Farm to Table
Two local businesses—a farm and a restaurant—are teaming up to bring people closer to the food they eat.
November 6, 2015
Food travels an average of 1,500 miles, often times across state and national borders, to get from the farm where it’s grown to the consumer. However, there is a new movement to narrow the gap between consumers and the source of their food. Kroul Farms, a family operation based in Mount Vernon, is one of the many farms who are taking part in what has been called the ‘farm-to-table movement’ by trying to bring produce to people closer to home.
“The whole farm-to-table movement to me is about people taking back the power of what goes in their bodies,” Matt Kroul, said. “Knowing your farmer and knowing where your food comes from is a huge deal to us.”
Kroul’s family has been farming for generations, but about 20 years ago they began growing more varied produce in place of some of their corn and soybean crops. Since then, they have found a number of ways to get their produce to local consumers, including the establishment of a community-supported agriculture program, selling at local farmers markets, and providing food for nearby restaurants.
One of the reasons why the Krouls chose to begin growing produce was to bring their products to a broader market and to make better use of their land.
“We try to diversify crops and find methods of cash flow from different markets,” Kroul said. “From the acres that we have, we try and maximize what we can do.”
In the past two years, the Krouls have further expanded their market by supplying their fresh produce to restaurants Abe Grogan is a City High alumnus and the sous chef at Big Grove Brewery, which works closely with Kroul Farms. The restaurant’s goal of sourcing most of its produce and meat locally was prompted by Executive Chef Benjamin Smart’s experience at a restaurant in Washington that saw success through using farm-fresh produce.
“From day one, we’ve been on a mission to be a farm-to-table, from-scratch kitchen. We feel like that’s something that a lot of places don’t necessarily try to do,” Grogan said. “We just want to try to elevate people’s expectations as far as food is concerned.”
Grogan estimates that up to 50 percent of the food product is sourced locally during the summer months, and about 10 percent is during the winter. Each month, he and Smart build their menu around items that they can source locally. While such constraints can sometimes be challenging, Grogan also sees it as an opportunity for creativity. For instance, they use vacuum-packed and pickled fruits and vegetables as well as seasonal produce to incorporate local food into their dishes year-round.
“Seasonality can be an issue, but we’ve gotten fairly accustomed to it,” Grogan said. “It’s a challenge [to source our food locally], but I enjoy the challenge, and also it’s important because you want to put the best food out there, and to do that, you need to use the food that is in season.”
While the chefs at Big Grove have found many ways to work with seasonal availability of fresh food from local farms, they acknowledge that it’s not always possible.
“From day one, the plan was to use as much local food as possible. It’s not always economically feasible, like in the middle of January when there’s not a lot of local product available,” Grogan said. “We’re also a very high volume restaurant, so in certain cases the farmers aren’t able to keep up with our demand.”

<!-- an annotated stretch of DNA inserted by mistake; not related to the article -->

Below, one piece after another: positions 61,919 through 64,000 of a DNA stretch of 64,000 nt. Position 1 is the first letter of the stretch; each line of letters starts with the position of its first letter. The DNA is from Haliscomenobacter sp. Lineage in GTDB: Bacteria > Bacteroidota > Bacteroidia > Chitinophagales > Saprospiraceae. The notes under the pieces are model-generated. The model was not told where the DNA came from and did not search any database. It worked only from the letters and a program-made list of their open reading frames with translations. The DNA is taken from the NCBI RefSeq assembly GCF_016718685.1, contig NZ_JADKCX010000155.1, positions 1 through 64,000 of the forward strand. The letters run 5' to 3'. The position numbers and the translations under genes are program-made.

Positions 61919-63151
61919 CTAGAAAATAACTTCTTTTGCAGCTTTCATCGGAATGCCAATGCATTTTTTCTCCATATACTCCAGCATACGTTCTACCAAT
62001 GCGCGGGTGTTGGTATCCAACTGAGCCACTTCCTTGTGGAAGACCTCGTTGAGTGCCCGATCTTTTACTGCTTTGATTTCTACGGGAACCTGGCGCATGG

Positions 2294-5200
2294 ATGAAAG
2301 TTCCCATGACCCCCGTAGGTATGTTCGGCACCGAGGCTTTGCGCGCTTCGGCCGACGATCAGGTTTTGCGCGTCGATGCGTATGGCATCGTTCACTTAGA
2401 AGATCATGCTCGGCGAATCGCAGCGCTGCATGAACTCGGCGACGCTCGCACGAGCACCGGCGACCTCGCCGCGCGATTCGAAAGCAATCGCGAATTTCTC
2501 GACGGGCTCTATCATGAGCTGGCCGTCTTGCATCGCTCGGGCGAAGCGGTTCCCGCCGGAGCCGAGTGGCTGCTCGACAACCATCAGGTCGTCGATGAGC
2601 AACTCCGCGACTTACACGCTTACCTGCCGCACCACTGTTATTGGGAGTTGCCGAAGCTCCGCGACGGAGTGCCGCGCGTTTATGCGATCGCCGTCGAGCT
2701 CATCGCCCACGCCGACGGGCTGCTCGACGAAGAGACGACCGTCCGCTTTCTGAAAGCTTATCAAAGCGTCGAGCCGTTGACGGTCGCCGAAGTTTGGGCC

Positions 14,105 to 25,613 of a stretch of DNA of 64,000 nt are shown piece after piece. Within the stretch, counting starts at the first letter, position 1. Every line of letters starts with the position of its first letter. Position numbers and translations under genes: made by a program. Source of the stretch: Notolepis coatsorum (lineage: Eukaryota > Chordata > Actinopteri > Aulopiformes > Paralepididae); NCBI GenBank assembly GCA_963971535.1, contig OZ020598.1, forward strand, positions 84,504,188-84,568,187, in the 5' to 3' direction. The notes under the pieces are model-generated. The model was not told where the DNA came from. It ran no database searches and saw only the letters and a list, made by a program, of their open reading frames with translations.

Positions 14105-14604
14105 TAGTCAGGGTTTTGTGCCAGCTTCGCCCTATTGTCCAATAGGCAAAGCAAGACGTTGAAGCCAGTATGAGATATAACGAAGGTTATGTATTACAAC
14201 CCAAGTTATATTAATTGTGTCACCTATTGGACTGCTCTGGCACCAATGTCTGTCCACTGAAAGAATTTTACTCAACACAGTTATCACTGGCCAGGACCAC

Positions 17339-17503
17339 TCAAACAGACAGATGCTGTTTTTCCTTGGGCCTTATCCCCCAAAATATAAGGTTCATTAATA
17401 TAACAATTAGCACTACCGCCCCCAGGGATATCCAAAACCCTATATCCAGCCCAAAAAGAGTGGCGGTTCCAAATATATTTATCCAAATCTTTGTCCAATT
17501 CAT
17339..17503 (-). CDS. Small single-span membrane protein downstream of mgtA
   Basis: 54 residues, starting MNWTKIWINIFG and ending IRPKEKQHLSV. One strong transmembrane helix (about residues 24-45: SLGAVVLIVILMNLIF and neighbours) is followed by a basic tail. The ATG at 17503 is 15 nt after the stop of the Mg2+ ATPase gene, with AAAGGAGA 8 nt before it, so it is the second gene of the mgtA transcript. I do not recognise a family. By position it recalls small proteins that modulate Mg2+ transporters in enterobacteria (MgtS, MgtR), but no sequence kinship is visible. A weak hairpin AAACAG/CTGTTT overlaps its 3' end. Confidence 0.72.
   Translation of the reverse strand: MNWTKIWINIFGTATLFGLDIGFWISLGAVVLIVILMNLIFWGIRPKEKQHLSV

The seasonal variability of the Iowa climate can also be difficult for local farmers. However, Kroul Farms manages to maintain year-round operations by keeping a diverse array of crops and livestock. In the winter, for instance, when corn and pumpkins have all been harvested, the Krouls shift their focus to raising cattle.
“I think it’s more work than some people would like,” Kroul said of keeping the farm running through all seasons. “There isn’t really a down time for us.”
Their diversity in crops and livestock also allows the Krouls more financial stability, even in the face of uncertain weather and environmental conditions.
“We have a balance of [crops and livestock],” Kroul said. “We call it ‘self-insurance’ because if it’s a bad year for corn and beans then we can pick more pumpkins or cut more firewood.”
Kroul Farms tries to bring an element of education and experience to their customers. However, the owners also try to keep their farm simple, and to stay away from becoming a part of the agritourism industry. Instead, they aim to make people more aware of the sources of their food through education and personal connection with their farm.
“We get kind of spoiled, going to Hy-Vee where we have everything we could ever want, but in Iowa that stuff doesn’t grow all year round, and hopefully [the consumers] understand that,” he said.
Some restaurants are deterred from using locally sourced food because they worry about the heightened costs. Grogan, however, argues that the cost is only 25 to 50 cents more per dish, and that extra cost it is often offset by customers’ enthusiasm for the food and the direct connection to farms.
“[Local ingredients] just means better food. It means that the food is fresher, you know where it came from, and you know the process that it went through,” Grogan said.
When Big Grove cannot be supplied locally, they are supplied by major food corporation Sysco. However, according to Grogan, Sysco’s recent effort to source local food indicates a shift in the prominence of the farm-to-table movement. In fact, Grogan foresees the movement maintaining the momentum that it has gained in recent years.
“I really feel like that’s just a selling point, and I think that restaurants are going to see that,” he said. “I think that once people taste the difference, there’s no way that they could go back.”